Zinke still pegged as winner, but analysts see ‘vulnerabilities’
Tranel campaign optimistic despite national orgs’ projections
Photo illustration by Getty Images.
Just a couple of days after another federal probe made another dent in the record of former U.S. Navy Seal Ryan Zinke, the national prognosticators still had him pegged as the easy victor in Montana’s U.S. House of Representatives race.
Political analysts say scandals, which have clouded Zinke’s public persona even before Outside Magazine published a photo that showed he rigged a fly rod backwards, might not stick in this day and age.
So one more report concluding Zinke lied might not register with voters.
The GOP’s man has won before, of course.
Zinke trounced a Democrat in 2014 with 55.4 percent of the vote, and then again in 2016, with a push on the ballot from then-presidential candidate Donald Trump and an even greater win, 56.2 percent.
This week, federal investigators said he knowingly misled them as former Secretary of the Interior about his interactions with corporate casino lobbyists pushing him to disapprove a rival project.
His opponent in this year’s election, Monica Tranel, is the natural underdog. The Missoula lawyer has never held national office, she’s campaigning as a Democrat in a state that runs red, and she’s got an uphill slog.
Friday, the forecast from Sabato’s Crystal Ball said GOP victory is “likely” in Montana’s western district. FiveThirtyEight marks Zinke the winner 98 times out of 100.
Asked about the prediction at a recent campaign event, Tranel said the analysts need to take a closer look at the district. She also points to the other side of the coin projecting she’ll likely lose.
“We win two times out of 100,” Tranel said.
Twice as many times as she needs.
This year, new and different currents are pushing at the race, and political analysts say a hint of unpredictability is tracing through the waters.
The national landscape is politically shifty, with inflation in a peppy climb. Fallout is still unfolding from the Jan. 6 hearings and Roe v. Wade reversal. And in Montana, the western district itself is new.
So the bright red predictions aren’t necessarily well grounded, said Jeremy Johnson, political scientist with Carroll College in Helena.
“There’s just very little polling in the western district where he’s running so far,” Johnson said. “So there’s very little for them (national forecasters) to go on right now.”
To push out the presumed favorite, Johnson said Democrats will have to fight against national headwinds and break through tribalization and political polarization, an arduous but not impossible task.
“I think there’s at least potential vulnerabilities,” Johnson said. “Whether they actually manifest themselves in the election? Obviously, the national prognosticators don’t think it’s that likely.”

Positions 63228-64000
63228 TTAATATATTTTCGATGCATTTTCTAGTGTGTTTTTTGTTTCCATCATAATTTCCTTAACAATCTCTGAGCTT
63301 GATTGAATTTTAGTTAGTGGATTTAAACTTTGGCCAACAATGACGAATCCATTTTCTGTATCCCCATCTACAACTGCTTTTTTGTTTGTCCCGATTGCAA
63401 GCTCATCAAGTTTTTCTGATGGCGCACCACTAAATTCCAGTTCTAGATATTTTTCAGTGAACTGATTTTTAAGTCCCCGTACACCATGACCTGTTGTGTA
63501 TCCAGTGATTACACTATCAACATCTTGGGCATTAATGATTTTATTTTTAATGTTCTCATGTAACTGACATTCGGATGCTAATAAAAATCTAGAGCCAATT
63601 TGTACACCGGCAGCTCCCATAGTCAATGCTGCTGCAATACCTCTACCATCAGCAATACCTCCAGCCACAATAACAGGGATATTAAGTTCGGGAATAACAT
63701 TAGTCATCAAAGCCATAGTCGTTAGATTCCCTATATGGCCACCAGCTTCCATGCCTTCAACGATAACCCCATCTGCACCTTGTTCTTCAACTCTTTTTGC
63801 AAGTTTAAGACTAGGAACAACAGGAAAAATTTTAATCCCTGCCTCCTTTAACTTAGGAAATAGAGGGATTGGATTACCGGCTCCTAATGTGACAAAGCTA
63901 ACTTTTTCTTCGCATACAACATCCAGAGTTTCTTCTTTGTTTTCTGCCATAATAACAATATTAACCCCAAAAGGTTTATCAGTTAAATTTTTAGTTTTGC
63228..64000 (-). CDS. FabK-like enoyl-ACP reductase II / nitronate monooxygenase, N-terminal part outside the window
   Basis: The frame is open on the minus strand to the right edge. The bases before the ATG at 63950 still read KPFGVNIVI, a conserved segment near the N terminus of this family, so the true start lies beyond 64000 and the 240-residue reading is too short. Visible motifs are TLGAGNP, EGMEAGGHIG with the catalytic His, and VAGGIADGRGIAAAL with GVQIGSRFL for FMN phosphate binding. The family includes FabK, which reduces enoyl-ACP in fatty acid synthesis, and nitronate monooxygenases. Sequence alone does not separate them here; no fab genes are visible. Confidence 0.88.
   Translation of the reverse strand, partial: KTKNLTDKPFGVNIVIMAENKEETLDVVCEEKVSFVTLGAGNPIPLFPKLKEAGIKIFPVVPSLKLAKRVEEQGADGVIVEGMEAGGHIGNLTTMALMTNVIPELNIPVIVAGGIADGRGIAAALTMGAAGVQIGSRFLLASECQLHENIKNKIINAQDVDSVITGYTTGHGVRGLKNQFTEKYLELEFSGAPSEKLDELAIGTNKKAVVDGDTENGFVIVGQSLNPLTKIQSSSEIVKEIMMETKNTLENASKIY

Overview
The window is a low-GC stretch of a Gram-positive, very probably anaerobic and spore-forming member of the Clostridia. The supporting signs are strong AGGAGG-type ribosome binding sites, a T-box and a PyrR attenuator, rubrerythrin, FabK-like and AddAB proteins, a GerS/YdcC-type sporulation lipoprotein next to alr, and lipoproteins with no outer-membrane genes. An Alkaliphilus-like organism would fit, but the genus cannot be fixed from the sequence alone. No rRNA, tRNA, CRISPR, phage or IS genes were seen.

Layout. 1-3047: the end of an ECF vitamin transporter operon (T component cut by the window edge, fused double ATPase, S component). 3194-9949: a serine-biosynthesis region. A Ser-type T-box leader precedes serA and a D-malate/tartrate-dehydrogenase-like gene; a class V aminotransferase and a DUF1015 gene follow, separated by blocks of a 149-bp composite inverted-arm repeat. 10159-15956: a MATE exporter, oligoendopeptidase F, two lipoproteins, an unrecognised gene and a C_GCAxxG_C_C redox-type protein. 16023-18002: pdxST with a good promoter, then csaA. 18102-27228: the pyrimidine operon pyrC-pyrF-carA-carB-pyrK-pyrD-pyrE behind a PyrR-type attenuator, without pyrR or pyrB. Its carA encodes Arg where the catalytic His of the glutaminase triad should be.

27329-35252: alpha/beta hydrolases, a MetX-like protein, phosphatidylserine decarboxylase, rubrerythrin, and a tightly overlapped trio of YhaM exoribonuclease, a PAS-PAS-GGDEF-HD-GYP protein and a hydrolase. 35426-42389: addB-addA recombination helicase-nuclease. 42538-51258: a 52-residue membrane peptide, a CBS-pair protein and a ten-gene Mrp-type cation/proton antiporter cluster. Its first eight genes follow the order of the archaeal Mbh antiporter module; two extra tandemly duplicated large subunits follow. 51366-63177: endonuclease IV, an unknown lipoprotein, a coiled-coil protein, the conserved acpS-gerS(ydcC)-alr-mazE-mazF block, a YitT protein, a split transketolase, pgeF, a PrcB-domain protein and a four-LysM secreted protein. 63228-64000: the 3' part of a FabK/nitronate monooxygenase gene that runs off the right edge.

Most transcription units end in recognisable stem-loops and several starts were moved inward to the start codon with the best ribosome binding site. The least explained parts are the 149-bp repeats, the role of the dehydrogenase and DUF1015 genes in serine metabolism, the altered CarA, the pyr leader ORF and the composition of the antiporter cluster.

Inside Elections also counts the new district as likely Republican.
If the Democrats are to win, they’ll need to make sure the electorate is aware of the questionable conduct associated with Zinke and make the case that it’s discrediting, Johnson said.
The recent report is the second this year from the Inspector General’s Office of the Department of the Interior that said the former Secretary knowingly provided investigators inaccurate and incomplete information. A February report found Zinke wasn’t truthful about his involvement in a Whitefish development.
Zinke’s campaign has called the findings politically motivated, a “smear.”
These days, though, voters have shorter attention spans, and impropriety that might have sunk a political candidate just a couple of years ago might flutter off the radar.
For Dems to flip the script?
“Can you focus on voters who are willing to be persuaded?” Johnson said.
Montanans sometimes pride themselves on not voting straight tickets.
Kyle Kondik, managing editor of Sabato’s Crystal Ball, noted just six U.S. Senators out of 100 represent states that their party did not support for president.
U.S. Sen. Jon Tester of Montana, a Democrat, is one.
“So Montana actually does have a little bit of that tradition of crossing over a bit,” Kondik said. “But it’s an exception at this point.”
Tester has won in nail biters.
However, in 2018 in counties that now make up the western district, he did so by 10 points against Republican Matt Rosendale. In those counties, Tester earned 53.8 percent of the vote to Rosendale’s 43.6 percent. A Libertarian took 2.6 percent.
In the 2020 race for the U.S. Senate, Democrat Steve Bullock lost to incumbent Sen. Steve Daines, a Republican, by a margin of 10 points in Montana.
In the western district, that margin shrunk to 1.44 points without a third-party candidate on the ballot.
In other words, had a Libertarian earned just 1.5 percent of the vote going to Daines — one point less than the 2.6 percent the third-party candidate took in 2016 — Bullock would have won that district.
At a recent campaign event, Tranel pointed out that Zinke came out of the primary with nearly 60 percent of Republican voters selecting another candidate, and she came out of it with 65 percent of the vote from her party — and more total votes than any other candidate.
Kondik agreed Zinke had problems in the primary: “He’s certainly the bigger named candidate, but he only barely won.”
On the other hand, he’s a Republican. That counts in Montana, it counts in an increasingly nationalized political scene, and it counts against the Democrat.